Dogs and Ice
It would seem that taking your dog on an ice trip is a good way to exercise your dog and let you enjoy some time on the ice. Most of the time it works out but, in the big picture, dogs on ice can be bad news. I have two good friends who fell through the ice rescuing their dogs. Dogs have no sense about ice thickness and little sense about open water. They have a strong desire to go after ducks and follow their nose to places they shouldn’t go. Once they are in the water they are even less able to get out on their own than humans are.
If your dog goes in, the advice from our local Rescue team is to call 911 immediately. Stay on shore to keep track of where your dog is so you can guide the rescue team to the closest access point. Don’t try to rescue it yourself. If the ice did not hold up your dog it will not come close to holding you (even if you are crawling on your stomach). Most would be rescuers fall through and usually are rescued by professionals. Rescuing a dog owner significantly delays and distracts the rescuing of the dog. Another even better reason to stay off the ice is it will be hard to explain to your spouse and children that their beloved pet drowned but it will be much more difficult for them to reconcile loosing you if you die trying to save the dog. The emotionally driven impulse to attempt to save a pet has killed many people over the years.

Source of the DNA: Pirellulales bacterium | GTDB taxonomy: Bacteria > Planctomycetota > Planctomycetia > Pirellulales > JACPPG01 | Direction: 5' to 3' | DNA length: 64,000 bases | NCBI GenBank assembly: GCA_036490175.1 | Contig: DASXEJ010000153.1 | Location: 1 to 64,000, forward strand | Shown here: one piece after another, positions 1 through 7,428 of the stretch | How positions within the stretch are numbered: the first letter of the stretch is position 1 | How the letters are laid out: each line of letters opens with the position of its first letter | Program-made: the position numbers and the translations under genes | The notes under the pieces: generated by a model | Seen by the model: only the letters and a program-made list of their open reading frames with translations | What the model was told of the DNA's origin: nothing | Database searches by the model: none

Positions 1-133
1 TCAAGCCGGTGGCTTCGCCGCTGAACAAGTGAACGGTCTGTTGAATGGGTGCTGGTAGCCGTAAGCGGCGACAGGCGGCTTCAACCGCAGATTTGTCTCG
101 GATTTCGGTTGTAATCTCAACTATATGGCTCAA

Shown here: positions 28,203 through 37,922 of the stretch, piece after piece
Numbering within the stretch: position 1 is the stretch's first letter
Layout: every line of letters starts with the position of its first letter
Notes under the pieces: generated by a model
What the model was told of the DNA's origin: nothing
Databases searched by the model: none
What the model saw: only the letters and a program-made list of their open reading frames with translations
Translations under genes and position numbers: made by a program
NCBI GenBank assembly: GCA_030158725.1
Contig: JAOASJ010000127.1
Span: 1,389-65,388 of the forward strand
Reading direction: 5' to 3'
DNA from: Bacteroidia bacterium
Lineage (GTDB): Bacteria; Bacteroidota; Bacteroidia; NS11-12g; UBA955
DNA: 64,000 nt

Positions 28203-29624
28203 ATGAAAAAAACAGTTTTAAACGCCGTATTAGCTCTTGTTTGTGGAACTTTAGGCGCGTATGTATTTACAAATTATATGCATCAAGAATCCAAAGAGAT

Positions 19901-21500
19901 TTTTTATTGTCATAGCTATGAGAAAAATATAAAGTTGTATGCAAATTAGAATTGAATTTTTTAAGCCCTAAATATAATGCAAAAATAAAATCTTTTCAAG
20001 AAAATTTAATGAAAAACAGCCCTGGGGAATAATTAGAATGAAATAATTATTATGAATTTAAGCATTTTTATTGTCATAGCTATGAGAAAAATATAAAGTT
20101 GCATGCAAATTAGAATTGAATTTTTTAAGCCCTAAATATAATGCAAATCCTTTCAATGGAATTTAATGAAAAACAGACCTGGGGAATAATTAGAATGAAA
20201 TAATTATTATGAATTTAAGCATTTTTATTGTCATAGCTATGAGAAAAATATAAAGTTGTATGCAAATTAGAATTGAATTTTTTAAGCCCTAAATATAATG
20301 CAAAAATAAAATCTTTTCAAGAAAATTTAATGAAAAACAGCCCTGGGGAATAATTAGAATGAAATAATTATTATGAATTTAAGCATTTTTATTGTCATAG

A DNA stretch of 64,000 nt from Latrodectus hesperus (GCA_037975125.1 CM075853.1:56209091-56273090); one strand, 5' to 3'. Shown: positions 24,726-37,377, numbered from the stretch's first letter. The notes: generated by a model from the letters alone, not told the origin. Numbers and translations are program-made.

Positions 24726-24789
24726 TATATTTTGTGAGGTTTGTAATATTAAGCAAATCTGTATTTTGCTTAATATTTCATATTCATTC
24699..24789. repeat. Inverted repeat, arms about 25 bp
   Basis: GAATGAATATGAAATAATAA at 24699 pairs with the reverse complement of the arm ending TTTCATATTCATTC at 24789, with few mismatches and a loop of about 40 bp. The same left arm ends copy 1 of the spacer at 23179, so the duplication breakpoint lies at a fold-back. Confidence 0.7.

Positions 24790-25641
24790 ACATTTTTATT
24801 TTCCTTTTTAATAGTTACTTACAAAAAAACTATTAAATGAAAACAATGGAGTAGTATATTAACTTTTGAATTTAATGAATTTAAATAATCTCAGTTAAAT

If you do take the dog for an ice walk in spite of the above, a leash and good foot traction are recommended as well as staying on ice that you already know well. Of course, ice claws, a test pole, life jackets and a throw rope should be taken by anyone going out on the ice.
If you are walking your dog in an area where there might be ice on nearby lakes, ponds, streams or rivers a leash is a good idea. Most ice sheets have weak ice somewhere, especially when the ice is new or during and after a warm spell or in the spring. Most dog breakthroughs occur with leashless dogs.